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Obama Set To Name Panetta New Defense Secretary, Petraeus To Head CIA

April 27, 2011


WASHINGTON -- U.S. President Barack Obama is expected to name General David Petraeus, the top U.S. military commander in Afghanistan, to be the new head of the Central Intelligence Agency (CIA), and to make current agency chief Leon Panetta his new secretary of defense.

The reassignments are being prompted by Defense Secretary Robert Gates' plans to step down from the post he has held since 2006.

Petraeus, who assumed his Afghan command in June 2010, is expected to leave that post before the end of this year. His replacement is expected to be Lieutenant General John Allen, a former military leader in Iraq and the current deputy commander of U.S. Central Command.

Obama is also expected to announce a replacement for U.S. Ambassador to Afghanistan Karl Eikenberry, who has had strained relations with Afghan President Hamid Karzai and U.S. military leaders during his two-year tenure.

Obama is expected to officially announce the personnel changes on April 28.

Change In Approach

The overhaul comes during what some are calling a make-or-break year in the Afghan war, and as Washington seeks to recalibrate its foreign policy in the Arab world as popular uprisings in the Middle East and North Africa test U.S. alliances.

Analysts say that the 58-year-old Petraeus will bring unique experience to the CIA, after years as a military commander in Iraq and Afghanistan who has used the agency's intelligence reports in tactical and strategic decisions.

"Being involved in both the wars and as head of the Central Command, [Petraeus] has had to work very closely with the intelligence community to carry out those conflicts," says Gary Schmitt, executive director of the President's Foreign Intelligence Advisory Board during Ronald Reagan's second term in office and now director of the Program on Advanced Strategic Studies at the American Enterprise Institute, a Washington think tank.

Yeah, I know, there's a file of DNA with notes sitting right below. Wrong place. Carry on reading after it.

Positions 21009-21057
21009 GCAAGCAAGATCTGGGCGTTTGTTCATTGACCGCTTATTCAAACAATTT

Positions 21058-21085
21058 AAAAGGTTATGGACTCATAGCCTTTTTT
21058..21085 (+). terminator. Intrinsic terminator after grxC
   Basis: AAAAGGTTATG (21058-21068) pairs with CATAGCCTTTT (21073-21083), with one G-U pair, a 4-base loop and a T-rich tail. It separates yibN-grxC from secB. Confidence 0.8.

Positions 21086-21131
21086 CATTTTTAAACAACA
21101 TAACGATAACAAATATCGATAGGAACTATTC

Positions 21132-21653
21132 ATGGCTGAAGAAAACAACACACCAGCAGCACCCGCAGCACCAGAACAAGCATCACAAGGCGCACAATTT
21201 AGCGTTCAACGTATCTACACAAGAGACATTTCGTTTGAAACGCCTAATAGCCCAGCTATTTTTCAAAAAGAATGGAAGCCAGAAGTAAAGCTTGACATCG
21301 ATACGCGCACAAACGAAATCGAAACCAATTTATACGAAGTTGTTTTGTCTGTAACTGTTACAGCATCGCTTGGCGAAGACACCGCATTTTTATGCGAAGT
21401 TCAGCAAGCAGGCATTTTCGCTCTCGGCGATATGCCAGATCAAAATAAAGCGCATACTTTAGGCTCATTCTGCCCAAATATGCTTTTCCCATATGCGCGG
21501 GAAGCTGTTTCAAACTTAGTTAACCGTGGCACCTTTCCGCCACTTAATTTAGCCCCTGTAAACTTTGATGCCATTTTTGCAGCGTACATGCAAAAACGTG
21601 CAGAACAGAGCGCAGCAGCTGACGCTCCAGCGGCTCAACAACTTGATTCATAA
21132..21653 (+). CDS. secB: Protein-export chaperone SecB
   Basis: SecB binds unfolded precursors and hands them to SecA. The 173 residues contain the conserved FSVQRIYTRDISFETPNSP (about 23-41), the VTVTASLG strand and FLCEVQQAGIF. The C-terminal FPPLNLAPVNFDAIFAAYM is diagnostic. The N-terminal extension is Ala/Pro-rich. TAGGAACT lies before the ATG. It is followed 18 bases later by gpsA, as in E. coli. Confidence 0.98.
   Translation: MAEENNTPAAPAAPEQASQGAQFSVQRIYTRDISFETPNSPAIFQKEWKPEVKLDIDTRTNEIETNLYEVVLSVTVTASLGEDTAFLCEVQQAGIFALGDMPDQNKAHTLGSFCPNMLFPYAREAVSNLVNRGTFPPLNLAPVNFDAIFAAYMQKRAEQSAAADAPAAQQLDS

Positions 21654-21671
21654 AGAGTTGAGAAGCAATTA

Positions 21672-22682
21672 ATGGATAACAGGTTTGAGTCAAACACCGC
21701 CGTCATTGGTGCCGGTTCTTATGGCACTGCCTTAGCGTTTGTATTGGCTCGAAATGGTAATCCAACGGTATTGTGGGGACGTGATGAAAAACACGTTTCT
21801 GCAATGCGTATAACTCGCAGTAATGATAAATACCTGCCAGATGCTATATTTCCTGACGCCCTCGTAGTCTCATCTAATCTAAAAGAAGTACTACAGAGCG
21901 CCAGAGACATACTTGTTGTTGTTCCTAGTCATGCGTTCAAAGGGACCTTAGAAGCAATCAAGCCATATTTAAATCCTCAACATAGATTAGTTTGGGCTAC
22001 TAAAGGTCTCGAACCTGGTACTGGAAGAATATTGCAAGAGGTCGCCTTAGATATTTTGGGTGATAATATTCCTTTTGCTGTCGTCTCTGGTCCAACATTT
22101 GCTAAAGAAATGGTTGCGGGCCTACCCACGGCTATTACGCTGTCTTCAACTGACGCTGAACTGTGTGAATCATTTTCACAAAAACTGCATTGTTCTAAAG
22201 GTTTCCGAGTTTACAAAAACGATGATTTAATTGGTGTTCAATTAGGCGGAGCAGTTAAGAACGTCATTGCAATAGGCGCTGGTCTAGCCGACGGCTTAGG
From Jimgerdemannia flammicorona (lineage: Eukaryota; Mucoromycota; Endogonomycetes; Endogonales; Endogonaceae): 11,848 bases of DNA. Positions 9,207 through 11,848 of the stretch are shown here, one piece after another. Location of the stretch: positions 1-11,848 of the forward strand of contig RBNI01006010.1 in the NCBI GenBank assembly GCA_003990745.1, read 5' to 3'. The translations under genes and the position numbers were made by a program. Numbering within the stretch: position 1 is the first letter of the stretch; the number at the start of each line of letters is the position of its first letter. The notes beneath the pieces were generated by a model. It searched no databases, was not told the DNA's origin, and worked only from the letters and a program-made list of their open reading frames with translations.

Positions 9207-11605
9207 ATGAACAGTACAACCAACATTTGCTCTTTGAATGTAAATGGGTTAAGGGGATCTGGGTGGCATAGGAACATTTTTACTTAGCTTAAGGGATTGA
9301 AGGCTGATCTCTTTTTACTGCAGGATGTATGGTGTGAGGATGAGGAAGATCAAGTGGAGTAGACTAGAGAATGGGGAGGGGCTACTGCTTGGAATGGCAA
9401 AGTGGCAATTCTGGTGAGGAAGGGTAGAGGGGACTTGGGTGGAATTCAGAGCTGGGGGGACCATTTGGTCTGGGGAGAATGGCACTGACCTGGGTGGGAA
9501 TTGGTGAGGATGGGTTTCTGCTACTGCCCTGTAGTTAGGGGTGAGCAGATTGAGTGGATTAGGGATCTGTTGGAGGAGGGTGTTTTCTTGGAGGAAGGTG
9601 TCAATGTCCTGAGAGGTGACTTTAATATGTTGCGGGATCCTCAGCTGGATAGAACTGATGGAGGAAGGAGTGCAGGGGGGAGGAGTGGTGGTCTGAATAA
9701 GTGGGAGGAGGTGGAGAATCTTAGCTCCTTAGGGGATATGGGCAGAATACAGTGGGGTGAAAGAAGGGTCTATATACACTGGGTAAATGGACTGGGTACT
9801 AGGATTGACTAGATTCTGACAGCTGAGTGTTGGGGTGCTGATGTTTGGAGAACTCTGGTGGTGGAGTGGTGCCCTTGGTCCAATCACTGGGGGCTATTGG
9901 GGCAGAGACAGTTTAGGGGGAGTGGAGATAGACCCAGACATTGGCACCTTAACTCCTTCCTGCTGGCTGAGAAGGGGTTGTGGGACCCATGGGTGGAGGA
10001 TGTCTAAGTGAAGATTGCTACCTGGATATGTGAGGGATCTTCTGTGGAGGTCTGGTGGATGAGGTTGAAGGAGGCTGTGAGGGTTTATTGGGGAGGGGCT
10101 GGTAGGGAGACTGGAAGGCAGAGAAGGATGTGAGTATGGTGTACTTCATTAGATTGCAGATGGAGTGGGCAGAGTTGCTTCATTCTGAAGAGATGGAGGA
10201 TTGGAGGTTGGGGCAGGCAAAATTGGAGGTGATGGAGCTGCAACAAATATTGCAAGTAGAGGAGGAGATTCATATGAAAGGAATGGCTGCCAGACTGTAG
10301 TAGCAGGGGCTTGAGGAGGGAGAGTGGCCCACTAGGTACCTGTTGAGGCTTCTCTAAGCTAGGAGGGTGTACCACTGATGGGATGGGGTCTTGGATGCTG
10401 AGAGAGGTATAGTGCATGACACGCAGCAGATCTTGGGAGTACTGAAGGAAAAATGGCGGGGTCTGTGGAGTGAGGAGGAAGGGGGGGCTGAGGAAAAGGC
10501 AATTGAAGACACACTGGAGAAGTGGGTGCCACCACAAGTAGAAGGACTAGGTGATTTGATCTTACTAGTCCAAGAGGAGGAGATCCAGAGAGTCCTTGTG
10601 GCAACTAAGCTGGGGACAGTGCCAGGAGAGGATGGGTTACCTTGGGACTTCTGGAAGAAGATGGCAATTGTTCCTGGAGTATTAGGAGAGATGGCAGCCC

"So he has a pretty good working set of ties with the intelligence community, which we would expect in war time."

'King David'

In 2003, then-Major General Petraeus was the commander of the 101st Airborne Division, which saw fierce fighting in the early days of the Iraq invasion.

Upon reaching Mosul, Petraeus led the division in operations that built security and stability, took measures to improve the economy, facilitated local elections, and launched more than 4,000 construction projects. The nation-building approach reportedly earned him the nickname "King David" among some Iraqis.

The U.S. magazine "Newsweek" has said of Petraeus's Iraq command: "It's widely accepted that no force worked harder to win Iraqi hearts and minds than the 101st Air Assault Division led by Petraeus."

His expected replacement in Afghanistan, Lieutenant General Allen, was a commander in Iraq's western Anbar province during 2006 and 2007 when Sunni tribal leaders switched sides and began helping U.S. troops fight Al-Qaeda -- a development that U.S. military leaders say helped turn around the war.